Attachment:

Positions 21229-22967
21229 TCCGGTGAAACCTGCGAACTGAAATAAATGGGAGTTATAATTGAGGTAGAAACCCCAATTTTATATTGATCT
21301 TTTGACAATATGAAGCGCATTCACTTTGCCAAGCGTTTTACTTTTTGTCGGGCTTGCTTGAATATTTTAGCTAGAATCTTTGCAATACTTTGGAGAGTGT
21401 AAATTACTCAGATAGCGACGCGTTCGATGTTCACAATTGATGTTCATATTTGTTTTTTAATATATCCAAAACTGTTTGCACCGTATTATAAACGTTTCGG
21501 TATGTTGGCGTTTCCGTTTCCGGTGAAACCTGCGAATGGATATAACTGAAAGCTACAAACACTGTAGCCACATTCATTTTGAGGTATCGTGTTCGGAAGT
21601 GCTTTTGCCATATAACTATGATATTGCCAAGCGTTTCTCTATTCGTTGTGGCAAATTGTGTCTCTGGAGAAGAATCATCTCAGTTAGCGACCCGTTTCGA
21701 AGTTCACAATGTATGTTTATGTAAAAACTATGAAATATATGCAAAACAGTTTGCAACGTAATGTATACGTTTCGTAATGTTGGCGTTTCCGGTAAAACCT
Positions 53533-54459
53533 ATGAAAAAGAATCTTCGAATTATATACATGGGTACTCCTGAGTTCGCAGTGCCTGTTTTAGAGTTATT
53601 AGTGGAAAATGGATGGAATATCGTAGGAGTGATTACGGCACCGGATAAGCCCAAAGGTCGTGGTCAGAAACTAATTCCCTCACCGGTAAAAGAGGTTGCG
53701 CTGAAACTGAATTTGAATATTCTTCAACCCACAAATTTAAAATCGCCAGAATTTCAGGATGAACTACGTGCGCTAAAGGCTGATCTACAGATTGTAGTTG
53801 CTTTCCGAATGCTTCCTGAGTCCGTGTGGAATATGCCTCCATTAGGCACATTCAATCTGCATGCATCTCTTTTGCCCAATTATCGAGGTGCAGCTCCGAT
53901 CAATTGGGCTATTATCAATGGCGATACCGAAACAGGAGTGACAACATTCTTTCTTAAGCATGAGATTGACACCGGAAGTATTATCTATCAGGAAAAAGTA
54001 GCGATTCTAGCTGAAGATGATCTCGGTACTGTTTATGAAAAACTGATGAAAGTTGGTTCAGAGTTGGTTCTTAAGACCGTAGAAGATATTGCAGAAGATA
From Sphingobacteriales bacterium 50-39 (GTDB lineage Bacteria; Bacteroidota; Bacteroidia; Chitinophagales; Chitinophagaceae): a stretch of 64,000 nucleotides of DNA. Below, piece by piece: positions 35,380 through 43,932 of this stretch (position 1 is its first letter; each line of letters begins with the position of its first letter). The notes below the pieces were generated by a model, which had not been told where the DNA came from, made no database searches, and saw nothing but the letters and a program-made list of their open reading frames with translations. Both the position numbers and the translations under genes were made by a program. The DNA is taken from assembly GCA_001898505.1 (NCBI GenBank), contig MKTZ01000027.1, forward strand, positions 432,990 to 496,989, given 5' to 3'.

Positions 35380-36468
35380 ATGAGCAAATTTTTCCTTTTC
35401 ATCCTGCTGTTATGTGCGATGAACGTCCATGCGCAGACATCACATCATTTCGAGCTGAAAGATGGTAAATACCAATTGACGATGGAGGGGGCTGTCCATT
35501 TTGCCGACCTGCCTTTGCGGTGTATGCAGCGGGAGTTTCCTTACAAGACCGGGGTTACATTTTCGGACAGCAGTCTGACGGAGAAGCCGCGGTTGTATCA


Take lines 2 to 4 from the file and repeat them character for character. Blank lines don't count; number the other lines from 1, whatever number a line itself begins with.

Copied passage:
21229 TCCGGTGAAACCTGCGAACTGAAATAAATGGGAGTTATAATTGAGGTAGAAACCCCAATTTTATATTGATCT
21301 TTTGACAATATGAAGCGCATTCACTTTGCCAAGCGTTTTACTTTTTGTCGGGCTTGCTTGAATATTTTAGCTAGAATCTTTGCAATACTTTGGAGAGTGT
21401 AAATTACTCAGATAGCGACGCGTTCGATGTTCACAATTGATGTTCATATTTGTTTTTTAATATATCCAAAACTGTTTGCACCGTATTATAAACGTTTCGG